The Q-code is an international set of abbreviations that was created at the beginning of the last century to simplify radiotelegraph communication. Each code is composed by three letters always starting with Q. Each code can be a question if followed by a question mark or an answer (or statement) if not. To avoid confusion, no station call-sign begins with Q. Even if initially designed for telegraphy, it's also used in voice communications.
The original Q-signals were created in the early 1900s by the British Postmaster General for use by British ships and coast stations. They proved to be so useful, however, that radio operators worldwide began using them. One reason they proved to be so useful is that they can even be used by operators speaking different languages. When an English-speaking operator receives QTH? they understand it to mean, “What is your location?” A Slovak-speaking operator will translate that to, “Aká je tvoja poloha?” while a German-speaking operator will hear, “Wo befinden Sie sich?”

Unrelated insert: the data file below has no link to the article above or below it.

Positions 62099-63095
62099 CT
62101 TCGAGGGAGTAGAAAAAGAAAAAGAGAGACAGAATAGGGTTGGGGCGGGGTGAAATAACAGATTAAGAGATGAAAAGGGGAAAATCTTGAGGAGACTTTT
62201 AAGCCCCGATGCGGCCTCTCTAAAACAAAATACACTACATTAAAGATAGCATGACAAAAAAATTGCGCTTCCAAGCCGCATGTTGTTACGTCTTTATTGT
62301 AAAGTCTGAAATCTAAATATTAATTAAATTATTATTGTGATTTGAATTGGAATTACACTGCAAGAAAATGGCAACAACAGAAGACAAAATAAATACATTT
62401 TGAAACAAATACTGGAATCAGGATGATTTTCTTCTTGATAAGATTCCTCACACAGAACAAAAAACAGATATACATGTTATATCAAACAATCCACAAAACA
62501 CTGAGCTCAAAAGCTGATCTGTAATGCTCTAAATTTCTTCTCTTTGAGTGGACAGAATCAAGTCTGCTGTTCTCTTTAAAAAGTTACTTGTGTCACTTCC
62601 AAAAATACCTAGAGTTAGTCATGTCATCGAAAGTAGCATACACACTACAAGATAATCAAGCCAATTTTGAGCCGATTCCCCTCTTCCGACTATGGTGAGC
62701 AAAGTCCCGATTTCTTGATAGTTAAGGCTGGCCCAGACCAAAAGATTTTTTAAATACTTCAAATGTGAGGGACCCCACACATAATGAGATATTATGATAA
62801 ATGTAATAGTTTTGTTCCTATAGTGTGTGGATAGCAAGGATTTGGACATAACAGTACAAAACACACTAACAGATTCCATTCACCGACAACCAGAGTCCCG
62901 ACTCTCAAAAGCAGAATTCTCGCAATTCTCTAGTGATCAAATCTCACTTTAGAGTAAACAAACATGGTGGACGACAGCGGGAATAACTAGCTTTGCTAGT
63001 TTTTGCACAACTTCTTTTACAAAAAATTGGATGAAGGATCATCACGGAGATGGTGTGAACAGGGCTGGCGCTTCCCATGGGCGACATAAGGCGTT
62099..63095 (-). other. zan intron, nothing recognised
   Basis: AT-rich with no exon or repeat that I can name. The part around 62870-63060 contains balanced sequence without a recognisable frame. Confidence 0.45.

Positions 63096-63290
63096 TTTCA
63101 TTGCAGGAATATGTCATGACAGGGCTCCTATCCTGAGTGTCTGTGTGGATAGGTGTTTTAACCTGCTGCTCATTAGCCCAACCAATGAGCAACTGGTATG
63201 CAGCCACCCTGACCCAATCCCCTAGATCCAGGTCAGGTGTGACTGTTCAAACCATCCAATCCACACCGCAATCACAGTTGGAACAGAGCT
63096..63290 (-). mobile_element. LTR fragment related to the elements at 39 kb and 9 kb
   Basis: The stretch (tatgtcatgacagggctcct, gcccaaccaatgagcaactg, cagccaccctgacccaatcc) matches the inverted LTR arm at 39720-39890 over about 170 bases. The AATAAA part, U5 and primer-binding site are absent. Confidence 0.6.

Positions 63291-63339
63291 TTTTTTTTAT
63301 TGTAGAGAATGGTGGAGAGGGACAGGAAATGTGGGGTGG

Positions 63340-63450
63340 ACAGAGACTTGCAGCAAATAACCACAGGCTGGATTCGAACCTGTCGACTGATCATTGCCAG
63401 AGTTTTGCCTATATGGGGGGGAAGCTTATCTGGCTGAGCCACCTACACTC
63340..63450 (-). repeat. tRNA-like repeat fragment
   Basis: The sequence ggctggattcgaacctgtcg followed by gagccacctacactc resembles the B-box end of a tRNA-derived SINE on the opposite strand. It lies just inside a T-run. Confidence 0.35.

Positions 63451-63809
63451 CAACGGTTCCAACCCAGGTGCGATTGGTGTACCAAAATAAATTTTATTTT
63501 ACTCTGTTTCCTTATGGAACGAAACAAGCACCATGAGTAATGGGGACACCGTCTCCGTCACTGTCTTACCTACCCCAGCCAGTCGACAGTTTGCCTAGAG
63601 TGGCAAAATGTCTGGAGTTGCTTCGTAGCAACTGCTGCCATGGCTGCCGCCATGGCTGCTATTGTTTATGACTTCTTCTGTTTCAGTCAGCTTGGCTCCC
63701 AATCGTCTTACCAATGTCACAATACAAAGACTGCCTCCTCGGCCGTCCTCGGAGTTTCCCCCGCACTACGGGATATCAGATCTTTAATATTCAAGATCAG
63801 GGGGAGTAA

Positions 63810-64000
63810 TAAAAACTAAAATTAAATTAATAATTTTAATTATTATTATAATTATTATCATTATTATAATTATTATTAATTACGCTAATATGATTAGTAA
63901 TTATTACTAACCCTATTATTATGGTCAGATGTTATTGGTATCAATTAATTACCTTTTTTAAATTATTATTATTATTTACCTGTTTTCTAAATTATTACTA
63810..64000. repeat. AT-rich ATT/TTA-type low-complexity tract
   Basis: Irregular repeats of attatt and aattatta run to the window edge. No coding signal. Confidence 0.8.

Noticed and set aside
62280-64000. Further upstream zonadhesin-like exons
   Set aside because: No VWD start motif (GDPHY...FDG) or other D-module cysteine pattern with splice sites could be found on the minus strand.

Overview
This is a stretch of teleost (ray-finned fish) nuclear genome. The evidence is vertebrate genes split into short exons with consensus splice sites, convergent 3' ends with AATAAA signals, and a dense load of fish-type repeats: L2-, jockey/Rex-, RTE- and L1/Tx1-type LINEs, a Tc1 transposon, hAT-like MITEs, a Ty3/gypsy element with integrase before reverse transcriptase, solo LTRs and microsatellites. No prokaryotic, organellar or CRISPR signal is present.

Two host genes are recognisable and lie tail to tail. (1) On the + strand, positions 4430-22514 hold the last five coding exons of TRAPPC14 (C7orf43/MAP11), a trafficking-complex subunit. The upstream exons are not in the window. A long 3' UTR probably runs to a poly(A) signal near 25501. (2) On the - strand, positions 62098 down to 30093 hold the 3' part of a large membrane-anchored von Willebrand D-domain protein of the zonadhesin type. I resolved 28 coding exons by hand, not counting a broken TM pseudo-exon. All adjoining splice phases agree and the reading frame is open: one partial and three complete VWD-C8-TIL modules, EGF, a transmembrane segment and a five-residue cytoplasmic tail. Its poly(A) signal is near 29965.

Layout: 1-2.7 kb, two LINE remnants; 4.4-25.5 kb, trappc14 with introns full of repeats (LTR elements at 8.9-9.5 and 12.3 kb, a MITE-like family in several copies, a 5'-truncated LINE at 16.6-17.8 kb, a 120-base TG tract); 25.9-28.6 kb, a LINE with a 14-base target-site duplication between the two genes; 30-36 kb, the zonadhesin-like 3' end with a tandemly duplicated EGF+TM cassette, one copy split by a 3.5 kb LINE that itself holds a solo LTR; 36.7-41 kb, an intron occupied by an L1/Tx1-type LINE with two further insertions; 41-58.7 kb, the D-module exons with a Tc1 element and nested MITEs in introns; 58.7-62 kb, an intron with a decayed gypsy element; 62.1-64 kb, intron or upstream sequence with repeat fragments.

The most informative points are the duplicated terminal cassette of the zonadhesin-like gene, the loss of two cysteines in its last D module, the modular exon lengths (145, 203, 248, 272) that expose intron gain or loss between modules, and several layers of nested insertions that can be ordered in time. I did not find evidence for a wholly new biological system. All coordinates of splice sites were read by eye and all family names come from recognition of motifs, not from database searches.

At the Second International Radiotelegraph Convention in London in July 1912, the delegates adopted a list of 45 different Q-codes. Many of these Q-codes are no longer used. For example, QRF stands for “I am bound from ________.” But, many, such as QTH, QSY, QRM, and others, are still used today more than 100 years later.
Amateur radio operators use a subset of the full international Q-code and they use it extensively still today. In many countries, learning this code is necessary to obtain a ham radio license; the exact subset used may slightly vary from country to country. Hereunder the most common codes. Sometimes Q-codes are used informally with a slightly different meaning.
In informal ham language, some codes have slightly diverted from their original meaning and are used just as a replacement for a specific word. The table below summarizes the most common:
|QRQ||High speed CW|
|QRS||Low speed CW|
|QRSS||Very low speed CW|
|QRT||Shut down the station|
|QRZ?||Who is calling me?|
|QSL||Confirmation or card to confirm contact|